EY's office in Gaza destroyed by Israeli air strike

19 May 2021 Consultancy-me.com 3 min. read
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A targeted Israeli air strike has destroyed a high-rise building which was home to EY’s Gaza office. The Big Four firm shared the space with a number of other organisations, with several prominent media brands among its neighbours.

Saed Abdallah, a Partner at EY Palestinian Authority, took to Twitter to reveal that the firm’s offices were part of the building which was destroyed. Abdallah stated, “A very sad moment – minutes ago, our EY office in Gaza was destroyed by an Israeli air strike and the entire tower.”

The reports were soon confirmed Bishr Baker, EY Middle East and North Africa Markets Leader. Baker also put out a brief comment on Twitter attached to a video of the building’s collapse, saying, “This was our EY office … how is this a military target … stop Israel’s terrorism,” before EY Muslim Community put out a lengthy statement via Facebook.

EY's office in Gaza destroyed by Israeli air strike

The note read, “We are deeply saddened upon hearing the news that our office in Gaza has been destroyed by an air strike… We would like to join the United Nation’s call to cease all violence in the area and pray for freedom for oppressed communities globally.”

The group also took the opportunity to remind its members to check with their colleagues and support them in a moment where “they may be affected by increased Islamaphobia and Antisemitism due to current affairs.”

Media concerns

The most recent flare-up in violence in Gaza has its roots in what began a month ago with an Israeli move to block some Palestinian gatherings in Jerusalem at the beginning of the Muslim holy month of Ramadan. Combined with Israeli police actions against Palestinians protesting being evicted from their homes from an east Jerusalem neighbourhood, the moving in of Israeli police provoked a response from militants in Gaza, who repeatedly warned Israel that the fighting in Jerusalem was a “red line” and vowed to fire rockets if Israeli police did not stop their raids.

In turn, the Israeli military has been ramping up strikes on Gaza. The strike on the high-rise came nearly an hour after the military ordered people to evacuate the al-Jalaa tower. The prominent 12-story building in Gaza City was home to organisations including Al Jazeera and The Associated Press.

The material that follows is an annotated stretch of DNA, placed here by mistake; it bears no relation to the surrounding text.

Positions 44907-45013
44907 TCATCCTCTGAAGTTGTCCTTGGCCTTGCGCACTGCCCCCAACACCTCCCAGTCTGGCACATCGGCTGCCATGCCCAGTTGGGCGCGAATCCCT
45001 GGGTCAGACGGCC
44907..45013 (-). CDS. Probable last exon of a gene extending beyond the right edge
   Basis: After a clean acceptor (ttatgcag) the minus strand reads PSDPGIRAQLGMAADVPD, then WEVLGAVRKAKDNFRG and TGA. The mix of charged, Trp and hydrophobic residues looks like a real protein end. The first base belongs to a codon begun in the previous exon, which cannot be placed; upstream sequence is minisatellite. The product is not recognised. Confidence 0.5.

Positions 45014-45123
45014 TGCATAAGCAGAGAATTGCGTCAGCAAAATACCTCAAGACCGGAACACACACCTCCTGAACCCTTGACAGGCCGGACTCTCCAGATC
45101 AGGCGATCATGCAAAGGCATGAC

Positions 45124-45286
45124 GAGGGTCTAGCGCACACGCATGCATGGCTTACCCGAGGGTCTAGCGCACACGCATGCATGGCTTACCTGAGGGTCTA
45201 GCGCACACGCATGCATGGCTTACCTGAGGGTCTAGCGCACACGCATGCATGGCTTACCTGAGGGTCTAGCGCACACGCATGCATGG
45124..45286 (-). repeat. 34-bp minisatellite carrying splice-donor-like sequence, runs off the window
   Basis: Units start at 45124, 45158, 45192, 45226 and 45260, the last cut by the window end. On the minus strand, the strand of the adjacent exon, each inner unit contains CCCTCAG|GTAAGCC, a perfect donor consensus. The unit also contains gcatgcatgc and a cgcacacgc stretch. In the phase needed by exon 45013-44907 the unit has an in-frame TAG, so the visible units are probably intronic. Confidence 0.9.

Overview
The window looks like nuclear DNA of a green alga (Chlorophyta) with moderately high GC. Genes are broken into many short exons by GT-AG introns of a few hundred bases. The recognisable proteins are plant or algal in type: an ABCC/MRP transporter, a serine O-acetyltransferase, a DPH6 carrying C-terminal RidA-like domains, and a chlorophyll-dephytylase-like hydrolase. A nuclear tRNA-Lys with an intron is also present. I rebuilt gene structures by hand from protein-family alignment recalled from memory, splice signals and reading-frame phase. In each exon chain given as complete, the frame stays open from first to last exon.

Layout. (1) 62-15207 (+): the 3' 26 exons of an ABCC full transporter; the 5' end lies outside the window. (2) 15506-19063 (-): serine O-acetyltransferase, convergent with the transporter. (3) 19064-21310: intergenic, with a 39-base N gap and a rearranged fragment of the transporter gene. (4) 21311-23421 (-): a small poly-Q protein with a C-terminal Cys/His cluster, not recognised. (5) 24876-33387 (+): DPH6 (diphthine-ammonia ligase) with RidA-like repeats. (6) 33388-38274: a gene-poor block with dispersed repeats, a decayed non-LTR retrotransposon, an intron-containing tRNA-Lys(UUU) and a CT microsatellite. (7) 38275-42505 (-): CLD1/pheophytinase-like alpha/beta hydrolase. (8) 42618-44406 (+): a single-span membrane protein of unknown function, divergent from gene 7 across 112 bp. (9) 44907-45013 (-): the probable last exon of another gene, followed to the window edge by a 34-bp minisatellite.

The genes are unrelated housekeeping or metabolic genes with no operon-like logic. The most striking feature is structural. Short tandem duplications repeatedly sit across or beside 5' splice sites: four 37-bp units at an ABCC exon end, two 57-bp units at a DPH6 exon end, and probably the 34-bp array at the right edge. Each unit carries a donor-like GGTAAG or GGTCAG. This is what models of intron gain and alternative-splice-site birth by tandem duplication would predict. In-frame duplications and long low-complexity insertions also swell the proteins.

As Israel continues its military campaign across the Gaza strip, it had offered the world a crucial vantage point from which to understand the crisis – with AP cameras on its roof having captured Israeli bombardments and Palestinian militants’ rocket attacks during periodic flare-ups in fighting – including those in May 2021.

According to the AP’s president, Gary Pruitt, “This is an incredibly disturbing development… The world will know less about what is happening in Gaza because of what transpired today.”

The levelling of the building has drawn condemnations from across the world. Press freedom groups in particular have stated that the strike raises concerns that Israel was interfering with independent reporting on the conflict. For example, the New York-based Committee to Protect Journalists questioned whether Israel Defense Forces (IDF) were now “deliberately targeting media facilities in order to disrupt coverage of the human suffering in Gaza.”

The IDF defended its actions by claiming its fighter jets struck the tower because it contained military assets belonging to the militant group Hamas – something Pruitt strongly rebuffed, adding the company had “no indication Hamas was in the building or active in the building.”

It is an allegation which has also accompanied the bombing of hospitals, libraries and other public buildings during the military campaign. Hamas is a militant group (or according to some a terrorist group) funded by Iran which has been staging resistance against the further occupation of Palestine by Israeli settlers for decades.

Meanwhile, earlier today US President Joe Biden told Israel and Palestine that he hopes for a “significant de-escalation” in the conflict, and offered to support with a “path to ceasefire”.